Firework Safety Tips For a Safe Fourth of July

June 27, 2022

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Fireworks are a Fourth of July tradition for many families, but it’s important to remember that fireworks are not legal in the City of Denver (leave it to the professionals) and that any improperly handled fireworks can lead to serious trouble.

Facts About Firework Injuries

  • An estimated 15,600 injuries were treated in hospitals in the United States in 2021, including 18 deaths
  • 10,296 of those injuries occurred between June 21 and July 21 (over the Fourth of July holiday)
  • In 2018, fireworks caused nearly 19,500 fires – including 1,900 structural fires

The Fourth of July stands out as THE summer holiday for family, friends, barbecues and fireworks. Attending a professional fireworks show can be a great way to celebrate! But if you choose to set off fireworks of your own this summer, the Denver Health Trauma and Injury Prevention team would like to make sure you practice proper firework safety etiquette. We have put together a few common firework safety tips to help you and your family get through the holiday incident-free.

Denver Health Paramedics join Denver Police and Denver Fire to call for a safe Independence Day Celebration.

For those who live in areas where fireworks are legal, follow these safety tips, to ensure a fun and safe Fourth of July for you and your family: 

  • Never allow young children to play with or ignite fireworks
  • Avoid buying fireworks that are packaged in brown paper because this is often a sign that the fireworks were made for professional displays and that they could pose a danger to families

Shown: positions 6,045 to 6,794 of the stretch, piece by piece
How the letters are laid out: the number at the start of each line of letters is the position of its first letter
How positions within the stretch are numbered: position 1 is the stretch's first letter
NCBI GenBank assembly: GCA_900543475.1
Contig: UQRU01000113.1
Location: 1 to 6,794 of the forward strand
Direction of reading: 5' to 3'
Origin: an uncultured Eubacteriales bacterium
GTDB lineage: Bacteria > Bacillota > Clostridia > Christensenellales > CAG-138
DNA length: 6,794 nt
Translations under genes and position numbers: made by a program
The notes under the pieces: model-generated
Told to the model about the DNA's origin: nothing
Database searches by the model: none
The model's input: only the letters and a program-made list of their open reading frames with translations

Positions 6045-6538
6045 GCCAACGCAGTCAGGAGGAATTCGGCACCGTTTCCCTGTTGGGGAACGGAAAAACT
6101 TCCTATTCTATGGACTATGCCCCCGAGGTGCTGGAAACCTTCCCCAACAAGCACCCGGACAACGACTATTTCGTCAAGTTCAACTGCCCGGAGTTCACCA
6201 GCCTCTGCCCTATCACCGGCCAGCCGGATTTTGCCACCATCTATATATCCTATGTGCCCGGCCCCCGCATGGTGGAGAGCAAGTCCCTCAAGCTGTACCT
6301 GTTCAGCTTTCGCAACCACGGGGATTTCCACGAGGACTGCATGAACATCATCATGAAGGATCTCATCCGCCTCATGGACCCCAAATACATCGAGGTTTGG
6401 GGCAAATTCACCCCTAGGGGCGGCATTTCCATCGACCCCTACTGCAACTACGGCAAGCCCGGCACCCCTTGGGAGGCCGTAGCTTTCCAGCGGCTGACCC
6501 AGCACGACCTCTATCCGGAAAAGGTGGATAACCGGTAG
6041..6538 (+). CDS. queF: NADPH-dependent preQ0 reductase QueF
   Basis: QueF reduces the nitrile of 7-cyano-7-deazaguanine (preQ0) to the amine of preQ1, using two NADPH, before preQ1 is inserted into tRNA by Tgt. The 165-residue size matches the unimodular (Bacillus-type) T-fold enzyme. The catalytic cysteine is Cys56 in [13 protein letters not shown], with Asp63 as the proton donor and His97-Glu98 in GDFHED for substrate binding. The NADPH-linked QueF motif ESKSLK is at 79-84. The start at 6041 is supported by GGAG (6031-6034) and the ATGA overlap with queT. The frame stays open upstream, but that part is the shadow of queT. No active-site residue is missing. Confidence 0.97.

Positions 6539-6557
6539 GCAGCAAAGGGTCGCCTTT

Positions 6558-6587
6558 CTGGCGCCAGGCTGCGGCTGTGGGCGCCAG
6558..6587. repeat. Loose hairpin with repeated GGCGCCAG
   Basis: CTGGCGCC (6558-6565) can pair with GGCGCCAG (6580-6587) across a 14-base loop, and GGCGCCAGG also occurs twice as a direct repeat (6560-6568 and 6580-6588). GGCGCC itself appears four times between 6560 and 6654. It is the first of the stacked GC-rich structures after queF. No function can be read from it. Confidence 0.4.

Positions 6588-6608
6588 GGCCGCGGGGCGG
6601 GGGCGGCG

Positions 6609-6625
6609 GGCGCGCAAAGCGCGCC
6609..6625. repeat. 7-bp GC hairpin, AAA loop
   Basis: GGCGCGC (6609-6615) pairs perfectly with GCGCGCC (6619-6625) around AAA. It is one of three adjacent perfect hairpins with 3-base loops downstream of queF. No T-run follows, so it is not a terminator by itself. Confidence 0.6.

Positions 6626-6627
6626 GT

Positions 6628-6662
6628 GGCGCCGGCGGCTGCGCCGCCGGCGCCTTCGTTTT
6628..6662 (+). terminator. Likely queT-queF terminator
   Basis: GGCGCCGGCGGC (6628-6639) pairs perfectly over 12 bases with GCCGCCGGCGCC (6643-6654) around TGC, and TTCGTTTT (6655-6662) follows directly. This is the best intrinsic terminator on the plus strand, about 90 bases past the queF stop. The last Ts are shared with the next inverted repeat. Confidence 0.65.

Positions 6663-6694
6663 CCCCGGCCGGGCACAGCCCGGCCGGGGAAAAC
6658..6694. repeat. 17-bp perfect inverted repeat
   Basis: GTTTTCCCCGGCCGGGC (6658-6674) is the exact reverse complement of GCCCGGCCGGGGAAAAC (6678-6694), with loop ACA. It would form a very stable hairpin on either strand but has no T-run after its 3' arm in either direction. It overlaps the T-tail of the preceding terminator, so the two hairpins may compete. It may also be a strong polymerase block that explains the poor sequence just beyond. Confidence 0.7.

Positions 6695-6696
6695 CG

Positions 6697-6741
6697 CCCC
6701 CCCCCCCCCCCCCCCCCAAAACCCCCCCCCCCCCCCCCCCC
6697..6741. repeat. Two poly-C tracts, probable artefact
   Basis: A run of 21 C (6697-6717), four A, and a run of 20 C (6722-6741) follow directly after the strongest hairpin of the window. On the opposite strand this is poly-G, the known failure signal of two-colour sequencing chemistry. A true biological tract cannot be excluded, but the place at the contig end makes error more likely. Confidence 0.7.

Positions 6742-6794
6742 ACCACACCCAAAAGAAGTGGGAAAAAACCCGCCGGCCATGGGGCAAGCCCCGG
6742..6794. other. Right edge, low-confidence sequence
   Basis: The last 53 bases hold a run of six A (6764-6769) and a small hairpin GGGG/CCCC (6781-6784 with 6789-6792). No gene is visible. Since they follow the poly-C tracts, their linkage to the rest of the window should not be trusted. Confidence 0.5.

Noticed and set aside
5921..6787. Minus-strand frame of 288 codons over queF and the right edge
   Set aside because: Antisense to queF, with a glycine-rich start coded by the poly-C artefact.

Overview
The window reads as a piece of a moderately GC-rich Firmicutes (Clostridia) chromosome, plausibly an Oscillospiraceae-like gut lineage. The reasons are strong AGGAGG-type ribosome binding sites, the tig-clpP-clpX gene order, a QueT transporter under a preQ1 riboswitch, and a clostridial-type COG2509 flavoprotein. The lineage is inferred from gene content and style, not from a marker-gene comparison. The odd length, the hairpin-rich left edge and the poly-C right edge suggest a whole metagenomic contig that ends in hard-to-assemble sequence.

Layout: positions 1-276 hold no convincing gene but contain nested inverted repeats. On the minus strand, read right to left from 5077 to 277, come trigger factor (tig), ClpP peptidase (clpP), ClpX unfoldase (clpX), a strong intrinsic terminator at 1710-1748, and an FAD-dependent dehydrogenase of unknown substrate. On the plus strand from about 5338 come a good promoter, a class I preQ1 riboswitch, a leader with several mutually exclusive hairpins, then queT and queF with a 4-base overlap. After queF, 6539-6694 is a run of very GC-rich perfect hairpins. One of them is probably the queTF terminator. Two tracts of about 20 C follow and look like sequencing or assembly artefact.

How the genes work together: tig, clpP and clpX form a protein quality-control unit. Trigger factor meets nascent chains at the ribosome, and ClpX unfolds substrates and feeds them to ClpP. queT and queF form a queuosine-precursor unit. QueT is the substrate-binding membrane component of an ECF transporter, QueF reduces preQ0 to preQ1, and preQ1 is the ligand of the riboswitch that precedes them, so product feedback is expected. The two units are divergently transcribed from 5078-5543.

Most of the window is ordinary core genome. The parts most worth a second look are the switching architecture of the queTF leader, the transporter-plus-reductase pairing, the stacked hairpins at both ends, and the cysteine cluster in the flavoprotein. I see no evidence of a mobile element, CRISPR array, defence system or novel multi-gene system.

• Always have an adult supervise firework activities; parents don't realize that young children can suffer injuries from sparklers, which burn at temperatures of about 2,000 degrees - hot enough to melt some metals
  • Never place any part of your body directly over a fireworks device when lighting the fuse; back up to a safe distance immediately after lighting fireworks
  • Never try to re-light or pick up fireworks that have not ignited fully
  • Never point or throw fireworks at another person.
  • Keep a bucket of water or a garden hose handy in case of fire or other mishap
  • Light fireworks one at a time, then move back quickly
  • Never carry fireworks in a pocket or shoot them off in metal or glass containers
  • After fireworks complete their burning, douse the spent device with plenty of water from a bucket or hose before discarding it to prevent a trash fire
  • Make sure fireworks are legal in your area before buying or using them

Spend your Fourth of July weekend enjoying the beauty of fireworks, not reacting to an avoidable accident. By practicing proper fireworks safety, you and your family can enjoy a beautiful (and safe) fireworks-filled celebration!

For additional information on firework safety, please contact Missy Anderson at 303-602-7623 or Melissa.Anderson@dhha.org